• Last modified 1043 days ago (Nov. 20, 2018)


ANOTHER DAY IN THE COUNTRY: A changed perspective

© Another Day in the Country

My body is still adjusting to the time change, waking up at odd hours in the morning, squinting to see the clock, wondering if it’s time to get up.

In the early morning gloom, I opened one eye. I could see my cat sitting there patiently by the side of the bed. She was obviously adjusting to the time change, too. I could just make out her ears and the top of her head in the dark room.

Isn’t it funny, I mused to myself, still half asleep, how we identify things by their shape. The top of Skeeter’s head that I viewed through a half-opened eye could be something else — it was all shadows.

Right about then I felt Skeeter jump up on the other side of the bed. There’s only one cat in the house. Logic tells me that if Skeeter is on the end of the bed, what I’m viewing through the slit in the covers is not the top of the cat’s head. I opened both eyes. It was the toes of my tossed-over snow boots that I saw through my skewed perspective.

Perspective is something I’ve been thinking a lot about lately, what with the recent elections and all. It has been my perspective, for instance, that my Democratic vote didn’t count at all in Kansas, that every time I cast my ballot since returning to the middle of the country, I was just wasting my energy. However, that perspective has changed. We’ve managed to elect a Democratic governor.

I try to teach the concept of perspective to my students, grades three through five, in my art classes at Centre Elementary. Perspective is a big word for them and we just scratch the surface of the concept. For them, perspective is at its beginning stage of “near versus far.”

“This is one of the ways an artist shows perspective,” I tell them. “Objects that are close to us are bigger. Things that are far away are smaller.”

What they don’t know is that perspective is a really complicated subject.

The perspective I had, squinting with one eye into the early morning gloom at what I thought was the cat, was skewed. I had to open both eyes before I could see things clearly. A little early-morning enlightenment also helped.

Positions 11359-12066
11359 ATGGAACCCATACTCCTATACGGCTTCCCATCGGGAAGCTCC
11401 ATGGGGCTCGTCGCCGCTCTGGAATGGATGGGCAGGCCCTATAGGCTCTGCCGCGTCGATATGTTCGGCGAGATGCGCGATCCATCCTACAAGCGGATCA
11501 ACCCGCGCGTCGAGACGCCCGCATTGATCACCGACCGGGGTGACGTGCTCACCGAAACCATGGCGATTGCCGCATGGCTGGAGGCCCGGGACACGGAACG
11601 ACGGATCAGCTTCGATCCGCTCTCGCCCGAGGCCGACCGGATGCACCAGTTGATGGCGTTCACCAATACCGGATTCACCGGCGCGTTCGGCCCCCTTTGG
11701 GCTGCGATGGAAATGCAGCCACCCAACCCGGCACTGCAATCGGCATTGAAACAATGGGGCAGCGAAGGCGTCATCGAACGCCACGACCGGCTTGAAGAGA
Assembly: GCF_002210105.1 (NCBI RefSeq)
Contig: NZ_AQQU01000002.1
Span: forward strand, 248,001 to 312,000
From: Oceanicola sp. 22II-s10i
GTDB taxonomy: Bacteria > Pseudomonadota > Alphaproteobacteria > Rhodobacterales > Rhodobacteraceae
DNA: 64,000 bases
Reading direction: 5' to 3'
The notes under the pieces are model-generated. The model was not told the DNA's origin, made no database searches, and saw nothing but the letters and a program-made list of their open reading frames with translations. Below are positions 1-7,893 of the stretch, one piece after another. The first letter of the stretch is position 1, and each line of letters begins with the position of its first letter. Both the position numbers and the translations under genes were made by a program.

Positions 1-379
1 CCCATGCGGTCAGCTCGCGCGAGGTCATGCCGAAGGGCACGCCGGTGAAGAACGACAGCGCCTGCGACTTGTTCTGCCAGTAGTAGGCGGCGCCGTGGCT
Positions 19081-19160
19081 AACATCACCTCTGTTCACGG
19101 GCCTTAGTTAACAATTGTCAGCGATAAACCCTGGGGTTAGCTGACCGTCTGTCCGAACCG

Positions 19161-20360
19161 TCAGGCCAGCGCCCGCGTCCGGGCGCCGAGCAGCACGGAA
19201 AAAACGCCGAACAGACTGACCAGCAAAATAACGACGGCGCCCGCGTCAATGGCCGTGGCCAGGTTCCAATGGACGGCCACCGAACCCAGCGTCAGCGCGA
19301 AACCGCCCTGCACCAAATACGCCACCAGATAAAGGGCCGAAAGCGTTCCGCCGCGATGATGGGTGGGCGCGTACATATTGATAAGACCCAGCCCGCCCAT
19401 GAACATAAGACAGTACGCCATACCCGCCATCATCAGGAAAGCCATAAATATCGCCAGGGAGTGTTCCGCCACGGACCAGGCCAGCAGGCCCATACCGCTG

I’m sure there is something weighty for us to glean from that insight — the need for open eyes and new information — and it will come to me eventually.

My perspective has also been jolted recently with the arrival of the wind farm project in Marion County. I remember when I first heard about what was coming.

“Will they be close to Ramona?” I asked.

“Probably within a couple miles of town,” they said.

And I imagined one of those big majestic machines on the horizon.

“The first ones to go up will be testers,” they went on. “A few, to see what kind of electricity they’ll produce.”

I imagined a handful of windmills now clustered on that same horizon.

Needless to say, reality has begun to set in. My perspective, while still positive because I know we all need and want electricity and this is the most environmentally-friendly way to get it, has had to shift. A windmill a “mile or two” out of town looks like it’s on my doorstep. When I walk down Ramona’s main street, I don’t see the horizon line. I see a gigantic windmill.

I’m having to learn new visual cues about how near and how far away these new landmarks appear to be. The water tower that used to tell me my turn was coming up, off of Highway 15 on my way to Tampa, fades into insignificance as a blip on the horizon when compared to the new windmills.

“I better slow down,” I say. “My turn is coming.”

“It’s a long way off,” my sister laughs as I protest that already I can see the windmills over by Tampa. The size, dwarfing everything else on the prairie in comparison, is staggering.

I’ve been out taking pictures of the windmill progress, but never have I seen one actually going up — until the other night. Jess called on her way home from Marion.

“You want to see the blades on a windmill going up?” she asked, “I’m almost home. Get your coat and meet me outside your house.”

I grabbed my camera and ran out.

Just outside of Ramona, the blades were slowly, slowly, slowly being lifted up for placement on another tower. Close up, looming large by perspectives laws, it came together, while a parade of identical windmills, in textbook perspective, stretched off into the sunset as far as I could see. It was the end of another day, another era, in the country.

Last modified Nov. 20, 2018